Physical Therapy After Surgery

Total Health Physical Therapy After Surgery ChattanoogaWho needs physical therapy after orthopedic surgery?
The short answer is: everyone. Anyone who undergoes orthopedic surgery – whether it’s total or partial joint replacement, ligament or tendon reconstruction, spine surgery, or something else – will benefit from post-operative physical therapy. In fact, your ability to regain motion and strength will likely depend upon it. Physical therapy after your procedure can be the difference between a successful surgery and a failed surgery.

How soon will it begin?
Physical therapy may be the last thing you feel like doing after orthopedic surgery. After all, why push your body when it’s already down? Yet research shows that performing exercises after surgery, while they may involve some initial discomfort, will benefit your body and promote healing in the long run. In most cases, you can even maximize results by starting physical therapy as soon as possible.

Depending on your surgery, your physical therapy may start a few hours later to a few days later. If you know you will be on medication that could alter your alertness, consider asking a friend or family member to take notes during your session about exercises and recommendations.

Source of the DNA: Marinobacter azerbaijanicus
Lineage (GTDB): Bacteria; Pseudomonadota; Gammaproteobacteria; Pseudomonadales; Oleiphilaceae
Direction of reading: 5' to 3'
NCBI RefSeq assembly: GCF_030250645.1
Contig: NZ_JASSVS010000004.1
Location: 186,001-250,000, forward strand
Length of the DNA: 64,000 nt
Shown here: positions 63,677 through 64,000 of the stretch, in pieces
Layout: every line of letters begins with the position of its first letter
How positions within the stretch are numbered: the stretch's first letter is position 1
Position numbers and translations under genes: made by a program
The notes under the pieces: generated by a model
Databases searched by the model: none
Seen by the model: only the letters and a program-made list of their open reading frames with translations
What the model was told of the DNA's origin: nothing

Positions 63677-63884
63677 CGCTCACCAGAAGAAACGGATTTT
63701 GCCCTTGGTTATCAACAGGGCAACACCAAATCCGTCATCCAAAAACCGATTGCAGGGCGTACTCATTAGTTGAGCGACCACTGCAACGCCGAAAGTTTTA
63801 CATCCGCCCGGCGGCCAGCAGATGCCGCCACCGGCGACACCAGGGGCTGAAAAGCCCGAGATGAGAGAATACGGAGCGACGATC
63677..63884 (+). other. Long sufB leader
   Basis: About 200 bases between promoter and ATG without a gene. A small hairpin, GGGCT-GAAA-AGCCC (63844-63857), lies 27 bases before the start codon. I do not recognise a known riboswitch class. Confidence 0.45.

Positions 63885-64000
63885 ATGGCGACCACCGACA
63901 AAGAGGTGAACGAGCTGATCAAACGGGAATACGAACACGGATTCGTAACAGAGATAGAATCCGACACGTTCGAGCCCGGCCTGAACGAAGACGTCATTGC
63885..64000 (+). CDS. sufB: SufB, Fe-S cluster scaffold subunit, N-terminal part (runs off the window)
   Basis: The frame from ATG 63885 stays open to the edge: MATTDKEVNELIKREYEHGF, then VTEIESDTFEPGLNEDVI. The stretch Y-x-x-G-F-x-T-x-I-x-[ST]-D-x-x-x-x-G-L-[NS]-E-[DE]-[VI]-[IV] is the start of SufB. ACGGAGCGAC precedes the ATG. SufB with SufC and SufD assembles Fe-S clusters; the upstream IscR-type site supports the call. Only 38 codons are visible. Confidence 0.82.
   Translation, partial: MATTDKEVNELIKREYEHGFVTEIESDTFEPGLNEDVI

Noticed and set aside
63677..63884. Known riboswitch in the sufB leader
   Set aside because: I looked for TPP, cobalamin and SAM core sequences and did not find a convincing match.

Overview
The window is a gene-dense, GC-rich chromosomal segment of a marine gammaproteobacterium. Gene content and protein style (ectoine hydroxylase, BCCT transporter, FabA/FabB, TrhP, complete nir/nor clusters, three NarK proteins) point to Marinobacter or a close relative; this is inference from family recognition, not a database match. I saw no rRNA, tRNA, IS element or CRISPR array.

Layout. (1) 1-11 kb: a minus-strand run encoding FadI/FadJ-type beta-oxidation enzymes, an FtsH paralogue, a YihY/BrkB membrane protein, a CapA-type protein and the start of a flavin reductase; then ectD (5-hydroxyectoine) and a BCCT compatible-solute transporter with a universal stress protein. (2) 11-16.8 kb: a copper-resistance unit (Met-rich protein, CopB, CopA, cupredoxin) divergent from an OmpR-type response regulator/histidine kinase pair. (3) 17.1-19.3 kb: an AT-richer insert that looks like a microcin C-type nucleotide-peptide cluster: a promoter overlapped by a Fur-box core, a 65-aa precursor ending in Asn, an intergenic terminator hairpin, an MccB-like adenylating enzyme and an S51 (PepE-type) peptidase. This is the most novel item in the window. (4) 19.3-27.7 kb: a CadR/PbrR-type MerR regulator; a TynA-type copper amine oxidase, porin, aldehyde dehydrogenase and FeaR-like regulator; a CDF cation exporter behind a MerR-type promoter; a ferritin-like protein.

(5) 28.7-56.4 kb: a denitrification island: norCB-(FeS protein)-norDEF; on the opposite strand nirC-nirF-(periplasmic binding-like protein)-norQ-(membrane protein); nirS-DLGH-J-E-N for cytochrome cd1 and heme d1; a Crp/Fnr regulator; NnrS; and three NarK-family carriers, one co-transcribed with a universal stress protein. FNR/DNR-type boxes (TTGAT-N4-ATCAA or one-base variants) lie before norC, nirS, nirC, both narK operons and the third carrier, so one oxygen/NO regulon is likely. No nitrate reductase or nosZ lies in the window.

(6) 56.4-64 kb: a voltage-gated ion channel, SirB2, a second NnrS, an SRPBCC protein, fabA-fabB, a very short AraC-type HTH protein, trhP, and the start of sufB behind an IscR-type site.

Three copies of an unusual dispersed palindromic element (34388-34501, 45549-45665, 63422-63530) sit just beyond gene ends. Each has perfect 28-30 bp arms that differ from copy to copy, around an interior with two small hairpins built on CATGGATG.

What will it include?
Your physical therapist will work with you and your surgeon to match your surgery with the most appropriate therapy for you. You will likely be given a series of progressively challenging exercises to restore range of motion, stability, and strength. You will also work with your physical therapist to determine short- and long-term goals to put you on the fastest path to recovery.

During this time, it is critical to follow your physical therapist’s recommendations and stay positive to promote the best possible results. The success of your recovery will depend on your ability to commit and adhere to the exercises prescribed to you.

What are the benefits?
As your body heals, physical therapy will prevent blood clots from forming, restore muscle strength, improve flexibility, and restore your range of motion. It will also keep you from further injury so that you don’t wind up back in the hospital. Lastly, it can improve your pain levels and reduce the chance of scar tissue formation.


Katie Sohler, PT, OCS, CIMT BenchMark Physical Therapy chattanooga quote

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